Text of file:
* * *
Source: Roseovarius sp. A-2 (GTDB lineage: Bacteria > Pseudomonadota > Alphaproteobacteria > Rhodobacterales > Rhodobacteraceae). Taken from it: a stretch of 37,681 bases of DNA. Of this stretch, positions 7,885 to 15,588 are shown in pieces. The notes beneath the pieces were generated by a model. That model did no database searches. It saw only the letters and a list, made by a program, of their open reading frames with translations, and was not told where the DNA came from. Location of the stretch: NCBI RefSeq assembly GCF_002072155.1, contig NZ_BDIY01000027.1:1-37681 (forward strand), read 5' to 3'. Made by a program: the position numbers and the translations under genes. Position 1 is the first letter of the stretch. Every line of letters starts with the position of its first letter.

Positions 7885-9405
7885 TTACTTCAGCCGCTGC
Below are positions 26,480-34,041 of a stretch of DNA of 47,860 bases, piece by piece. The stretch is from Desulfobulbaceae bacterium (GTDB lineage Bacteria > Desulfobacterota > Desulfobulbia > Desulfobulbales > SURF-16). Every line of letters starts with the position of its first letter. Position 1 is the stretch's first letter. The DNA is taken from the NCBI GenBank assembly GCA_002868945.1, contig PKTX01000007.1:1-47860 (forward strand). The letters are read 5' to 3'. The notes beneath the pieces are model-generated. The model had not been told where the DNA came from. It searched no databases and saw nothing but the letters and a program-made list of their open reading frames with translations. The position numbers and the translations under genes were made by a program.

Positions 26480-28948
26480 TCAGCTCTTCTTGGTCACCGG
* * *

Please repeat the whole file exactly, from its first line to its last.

Source: Roseovarius sp. A-2 (GTDB lineage: Bacteria > Pseudomonadota > Alphaproteobacteria > Rhodobacterales > Rhodobacteraceae). Taken from it: a stretch of 37,681 bases of DNA. Of this stretch, positions 7,885 to 15,588 are shown in pieces. The notes beneath the pieces were generated by a model. That model did no database searches. It saw only the letters and a list, made by a program, of their open reading frames with translations, and was not told where the DNA came from. Location of the stretch: NCBI RefSeq assembly GCF_002072155.1, contig NZ_BDIY01000027.1:1-37681 (forward strand), read 5' to 3'. Made by a program: the position numbers and the translations under genes. Position 1 is the first letter of the stretch. Every line of letters starts with the position of its first letter.

Positions 7885-9405
7885 TTACTTCAGCCGCTGC
Below are positions 26,480-34,041 of a stretch of DNA of 47,860 bases, piece by piece. The stretch is from Desulfobulbaceae bacterium (GTDB lineage Bacteria > Desulfobacterota > Desulfobulbia > Desulfobulbales > SURF-16). Every line of letters starts with the position of its first letter. Position 1 is the stretch's first letter. The DNA is taken from the NCBI GenBank assembly GCA_002868945.1, contig PKTX01000007.1:1-47860 (forward strand). The letters are read 5' to 3'. The notes beneath the pieces are model-generated. The model had not been told where the DNA came from. It searched no databases and saw nothing but the letters and a program-made list of their open reading frames with translations. The position numbers and the translations under genes were made by a program.

Positions 26480-28948
26480 TCAGCTCTTCTTGGTCACCGG